Power sources

Many space heaters (including oil-filled radiators and natural stone heaters) are plugged into an electric power source, most commonly a two-prong – for older models – or three-prong outlet.[citation needed] Appliance power is measured in kilowatts (kW), which permits simple estimation of operating cost per hour (since electricity is billed in kilowatt hours, or kWh). Most common convection space heaters will use around 1200-1500 watts.


Fire, burns, and carbon monoxide poisoning are the main risks of space heaters. About 25,000 fires are caused by space heaters in the United States each year, resulting in about 300 deaths. Roughly 6,000 hospital emergency department visits annually in the US are caused by space heaters, mainly from burns.[7]


Improper use can increase the risk of fire and burns. Safe operation includes:[8][7][9]

  • Plugging space heaters directly into a wall outlet and not an extension cord (except for heavy duty extension cords (14-gauge wire or larger) or relocatable power tap,[clarification needed] as they can overheat and cause fires.
  • Inspecting plugs and cords periodically for cracks or damage, and replacing them if needed.
  • Keeping flammable materials, such as paper, plastics, curtains, furniture, and bedding, at least 3 feet (0.91 m) away from the heater.
  • Turning off the heater when the last adult leaves the room or goes to sleep and keeping children and pets three feet away from the heater.
  • Placing heaters on a flat, hard, nonflammable surface.
  • Avoiding the use of heaters near flammable materials such as paint or gasoline.
  • Installing smoke alarms and carbon monoxide detectors nearby.
Quartz space heater


No one type of heater is safer than any other type. The risk of fire and burns can vary, depending on model and manufacturer.[5] However, lower surface temperatures generally reduce the risk of fire and burns. Safety features have been added to some space heaters. Safety switches will shut off the heater if a dangerous situation is detected:

  • Tip-over sensors detect if the device is no longer upright (often found in the bases of halogen heaters).
  • Thermal shut-off switches detect if the heating element becomes too hot.
  • Airflow sensors detect if an object is blocking the heater exhaust.


In the United States, Underwriters Laboratories' UL 1278[10] (for portable electric space heaters) and UL 1042[11] standards (for portable and fixed baseboard electric heaters) certify heater safety. Although the General Services Administration had Specification W-H-193[12] for electric space heaters, it was replaced in 1995 by the UL standards. Additional information on portable-heater safety may be found at the Department of Energy's Energy Efficiency website.[13]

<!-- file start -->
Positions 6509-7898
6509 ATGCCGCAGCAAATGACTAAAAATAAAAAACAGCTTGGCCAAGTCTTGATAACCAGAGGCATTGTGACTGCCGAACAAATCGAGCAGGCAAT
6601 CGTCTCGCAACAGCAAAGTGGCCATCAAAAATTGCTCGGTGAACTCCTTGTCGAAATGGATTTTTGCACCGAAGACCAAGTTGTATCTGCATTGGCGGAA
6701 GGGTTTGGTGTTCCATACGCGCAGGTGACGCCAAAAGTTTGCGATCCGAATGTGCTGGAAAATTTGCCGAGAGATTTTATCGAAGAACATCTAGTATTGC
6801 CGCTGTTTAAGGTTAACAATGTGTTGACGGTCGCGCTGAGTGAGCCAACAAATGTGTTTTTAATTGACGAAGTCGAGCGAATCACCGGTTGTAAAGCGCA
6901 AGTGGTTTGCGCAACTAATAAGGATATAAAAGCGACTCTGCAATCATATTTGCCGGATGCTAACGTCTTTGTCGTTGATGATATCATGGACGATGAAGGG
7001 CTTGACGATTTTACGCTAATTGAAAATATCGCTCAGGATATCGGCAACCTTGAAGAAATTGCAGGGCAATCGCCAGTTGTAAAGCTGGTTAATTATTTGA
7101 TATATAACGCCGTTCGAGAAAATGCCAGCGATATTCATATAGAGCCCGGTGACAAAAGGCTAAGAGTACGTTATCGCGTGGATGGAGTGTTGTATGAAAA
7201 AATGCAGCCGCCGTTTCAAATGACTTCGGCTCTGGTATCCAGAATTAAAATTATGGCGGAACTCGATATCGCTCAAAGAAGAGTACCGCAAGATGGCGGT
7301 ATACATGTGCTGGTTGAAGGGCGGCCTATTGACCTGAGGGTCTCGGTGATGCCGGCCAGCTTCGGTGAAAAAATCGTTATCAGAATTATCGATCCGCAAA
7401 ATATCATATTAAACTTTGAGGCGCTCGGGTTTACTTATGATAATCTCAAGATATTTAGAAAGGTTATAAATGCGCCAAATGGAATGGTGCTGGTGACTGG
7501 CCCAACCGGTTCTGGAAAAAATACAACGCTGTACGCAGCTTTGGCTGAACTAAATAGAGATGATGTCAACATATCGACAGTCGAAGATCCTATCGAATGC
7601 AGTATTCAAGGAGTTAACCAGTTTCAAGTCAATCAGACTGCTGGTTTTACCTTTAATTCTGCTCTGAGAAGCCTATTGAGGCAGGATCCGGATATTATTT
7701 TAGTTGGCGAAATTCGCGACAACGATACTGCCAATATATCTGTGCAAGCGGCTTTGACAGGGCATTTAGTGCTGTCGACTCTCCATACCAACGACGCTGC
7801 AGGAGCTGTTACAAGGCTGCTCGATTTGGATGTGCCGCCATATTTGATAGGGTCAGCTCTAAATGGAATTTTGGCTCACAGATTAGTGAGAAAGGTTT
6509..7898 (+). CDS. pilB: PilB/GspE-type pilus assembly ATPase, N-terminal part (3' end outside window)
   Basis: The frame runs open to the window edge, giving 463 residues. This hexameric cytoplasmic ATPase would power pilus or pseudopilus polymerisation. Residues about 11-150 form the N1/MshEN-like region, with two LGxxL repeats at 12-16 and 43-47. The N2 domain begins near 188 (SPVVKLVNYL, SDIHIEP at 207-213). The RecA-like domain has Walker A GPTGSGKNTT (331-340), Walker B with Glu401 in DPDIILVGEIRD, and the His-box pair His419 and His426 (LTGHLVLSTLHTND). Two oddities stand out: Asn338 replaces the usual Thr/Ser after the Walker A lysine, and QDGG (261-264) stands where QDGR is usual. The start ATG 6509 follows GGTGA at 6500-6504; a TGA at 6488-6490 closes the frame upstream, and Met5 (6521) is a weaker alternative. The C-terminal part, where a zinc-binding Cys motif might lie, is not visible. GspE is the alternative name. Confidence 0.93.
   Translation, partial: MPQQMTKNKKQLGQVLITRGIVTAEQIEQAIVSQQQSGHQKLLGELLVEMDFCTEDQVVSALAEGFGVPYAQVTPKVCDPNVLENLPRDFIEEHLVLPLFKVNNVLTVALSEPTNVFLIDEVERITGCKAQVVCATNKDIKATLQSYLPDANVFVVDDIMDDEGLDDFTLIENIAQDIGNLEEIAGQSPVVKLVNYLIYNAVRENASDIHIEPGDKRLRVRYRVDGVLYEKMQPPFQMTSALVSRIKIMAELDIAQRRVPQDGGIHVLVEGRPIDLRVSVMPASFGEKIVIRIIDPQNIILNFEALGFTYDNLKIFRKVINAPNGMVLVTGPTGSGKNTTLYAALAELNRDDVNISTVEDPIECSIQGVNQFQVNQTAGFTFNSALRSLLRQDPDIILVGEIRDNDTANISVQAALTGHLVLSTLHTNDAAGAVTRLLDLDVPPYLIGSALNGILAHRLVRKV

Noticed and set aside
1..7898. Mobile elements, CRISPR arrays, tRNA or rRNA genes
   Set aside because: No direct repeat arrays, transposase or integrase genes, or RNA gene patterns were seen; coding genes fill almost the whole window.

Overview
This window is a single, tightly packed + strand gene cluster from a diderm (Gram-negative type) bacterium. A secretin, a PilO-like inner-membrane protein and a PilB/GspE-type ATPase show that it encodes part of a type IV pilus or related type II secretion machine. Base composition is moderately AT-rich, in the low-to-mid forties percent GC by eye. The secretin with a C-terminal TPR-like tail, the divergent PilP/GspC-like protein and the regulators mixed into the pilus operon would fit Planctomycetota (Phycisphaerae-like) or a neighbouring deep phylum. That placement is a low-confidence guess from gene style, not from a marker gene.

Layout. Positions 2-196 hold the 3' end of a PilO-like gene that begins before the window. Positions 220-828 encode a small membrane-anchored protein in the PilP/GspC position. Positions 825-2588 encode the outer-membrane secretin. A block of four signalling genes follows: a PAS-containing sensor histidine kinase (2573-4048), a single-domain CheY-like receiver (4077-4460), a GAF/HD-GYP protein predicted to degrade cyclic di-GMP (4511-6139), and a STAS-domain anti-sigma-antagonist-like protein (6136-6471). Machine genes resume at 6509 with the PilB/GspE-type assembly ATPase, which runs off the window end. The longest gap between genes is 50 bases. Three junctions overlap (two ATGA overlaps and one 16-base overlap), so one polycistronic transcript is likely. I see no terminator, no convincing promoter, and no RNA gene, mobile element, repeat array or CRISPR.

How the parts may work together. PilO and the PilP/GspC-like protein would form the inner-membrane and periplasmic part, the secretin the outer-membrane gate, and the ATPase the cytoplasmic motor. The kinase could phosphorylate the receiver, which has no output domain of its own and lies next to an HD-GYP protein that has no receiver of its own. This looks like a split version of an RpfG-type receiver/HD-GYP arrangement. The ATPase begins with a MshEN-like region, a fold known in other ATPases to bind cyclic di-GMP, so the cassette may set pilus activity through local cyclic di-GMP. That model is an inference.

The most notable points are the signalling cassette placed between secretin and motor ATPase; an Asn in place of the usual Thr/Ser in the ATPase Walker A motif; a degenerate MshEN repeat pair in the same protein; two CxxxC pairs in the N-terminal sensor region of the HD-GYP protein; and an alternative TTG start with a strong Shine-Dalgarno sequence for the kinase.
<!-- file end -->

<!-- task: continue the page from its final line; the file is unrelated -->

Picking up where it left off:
The U.S. Environmental Protection Agency has evaluated a number of space heaters, but none have received its Energy Star label.[14]

See also


  1. ^ "the definition of space heater". Retrieved 2017-03-13.
  2. ^ Tedeschi, Bob (2015-02-25). "Space Heater Reviews". The New York Times. ISSN 0362-4331. Retrieved 2018-01-16.
  3. ^ "Residential Energy Efficiency Space Heaters". Missouri Department of Natural Resources. Archived from the original on 2004-01-28. Retrieved 2015-03-07.
  4. ^ New Fix-it-yourself Manual. Pleasantville, NY: The Reader's Digest Association. 2009. ISBN 978-0895778710.
  5. ^ a b "Space Heater Ratings". Consumer Reports. Retrieved 2017-10-19.
  6. ^ 2008 ASHRAE Handbook – Heating, Ventilating, and Air-Conditioning Systems and Equipment (I-P Edition) American Society of Heating, Refrigerating and Air-Conditioning Engineers, Inc., 2008, Electronic ISBN 978-1-60119-795-5, table 2 page 15.3
  7. ^ a b "Portable Heaters". United States Department of Energy. Retrieved 2017-10-19.
  8. ^ "Why Space Heaters Need Their Space". Consumer Reports. Retrieved 2017-10-19.
  9. ^ "Space heaters involved in 79 percent of fatal home heating fires". National Fire Protection Agency. 2019-02-11. Archived from the original on 2019-02-26. Retrieved 2017-10-19.
  10. ^ Underwriters Laboratories (2000-06-21). "UL 1278, Standard for Movable and Wall- or Ceiling-Hung Electric Room Heaters". Retrieved 2011-10-29.
  11. ^ Underwriters Laboratories (2009-08-31). "UL 1042, Electric Baseboard Heating Equipment". Retrieved 2011-10-29.
  12. ^ General Services Administration (1977-09-13). "W-H-193D, Heater, Space, Electric (Portable)". Retrieved 2011-10-29.
  13. ^ Department of Energy (2011-02-09). "Portable Heaters". Retrieved 2011-10-29.
  14. ^ Environmental Protection Agency. "Space Heaters". Retrieved 2011-10-29.